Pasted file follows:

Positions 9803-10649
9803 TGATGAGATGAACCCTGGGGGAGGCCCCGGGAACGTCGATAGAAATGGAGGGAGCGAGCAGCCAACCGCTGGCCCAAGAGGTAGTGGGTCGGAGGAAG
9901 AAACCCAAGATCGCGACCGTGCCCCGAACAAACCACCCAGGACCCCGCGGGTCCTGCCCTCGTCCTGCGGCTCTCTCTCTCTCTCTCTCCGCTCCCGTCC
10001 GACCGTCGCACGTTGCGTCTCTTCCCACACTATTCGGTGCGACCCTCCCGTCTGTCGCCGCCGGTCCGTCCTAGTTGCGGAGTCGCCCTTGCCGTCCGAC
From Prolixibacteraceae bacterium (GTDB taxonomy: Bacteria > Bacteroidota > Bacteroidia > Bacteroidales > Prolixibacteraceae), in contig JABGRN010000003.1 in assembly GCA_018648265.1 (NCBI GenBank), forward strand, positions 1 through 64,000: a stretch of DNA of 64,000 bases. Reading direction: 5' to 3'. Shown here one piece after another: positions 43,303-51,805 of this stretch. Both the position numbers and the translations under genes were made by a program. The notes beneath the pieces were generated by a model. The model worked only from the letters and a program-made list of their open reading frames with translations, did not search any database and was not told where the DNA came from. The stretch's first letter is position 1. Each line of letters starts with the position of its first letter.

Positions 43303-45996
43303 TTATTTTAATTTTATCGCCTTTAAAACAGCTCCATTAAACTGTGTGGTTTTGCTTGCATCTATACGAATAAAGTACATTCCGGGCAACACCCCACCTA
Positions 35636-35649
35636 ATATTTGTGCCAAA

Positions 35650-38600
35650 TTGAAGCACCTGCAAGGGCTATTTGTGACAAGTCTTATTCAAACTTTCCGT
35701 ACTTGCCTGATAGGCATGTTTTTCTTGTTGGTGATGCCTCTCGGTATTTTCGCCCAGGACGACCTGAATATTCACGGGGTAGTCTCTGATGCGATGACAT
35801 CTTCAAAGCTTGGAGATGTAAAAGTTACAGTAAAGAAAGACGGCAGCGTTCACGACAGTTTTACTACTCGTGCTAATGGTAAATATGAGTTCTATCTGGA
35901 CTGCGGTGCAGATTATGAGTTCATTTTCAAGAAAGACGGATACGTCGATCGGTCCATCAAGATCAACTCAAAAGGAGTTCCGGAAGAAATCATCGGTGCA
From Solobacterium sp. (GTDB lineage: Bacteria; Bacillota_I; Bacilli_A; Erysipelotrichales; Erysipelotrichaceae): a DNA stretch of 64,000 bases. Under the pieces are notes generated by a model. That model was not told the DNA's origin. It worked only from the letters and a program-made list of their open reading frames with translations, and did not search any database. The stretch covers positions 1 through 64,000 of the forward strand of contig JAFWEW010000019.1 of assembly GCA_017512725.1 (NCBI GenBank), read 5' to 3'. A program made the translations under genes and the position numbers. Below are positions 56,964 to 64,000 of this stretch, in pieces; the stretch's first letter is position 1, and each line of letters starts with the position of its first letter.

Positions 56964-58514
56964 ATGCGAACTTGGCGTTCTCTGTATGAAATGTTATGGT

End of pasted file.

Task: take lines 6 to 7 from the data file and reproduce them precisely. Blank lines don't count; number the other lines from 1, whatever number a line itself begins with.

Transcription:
Positions 43303-45996
43303 TTATTTTAATTTTATCGCCTTTAAAACAGCTCCATTAAACTGTGTGGTTTTGCTTGCATCTATACGAATAAAGTACATTCCGGGCAACACCCCACCTA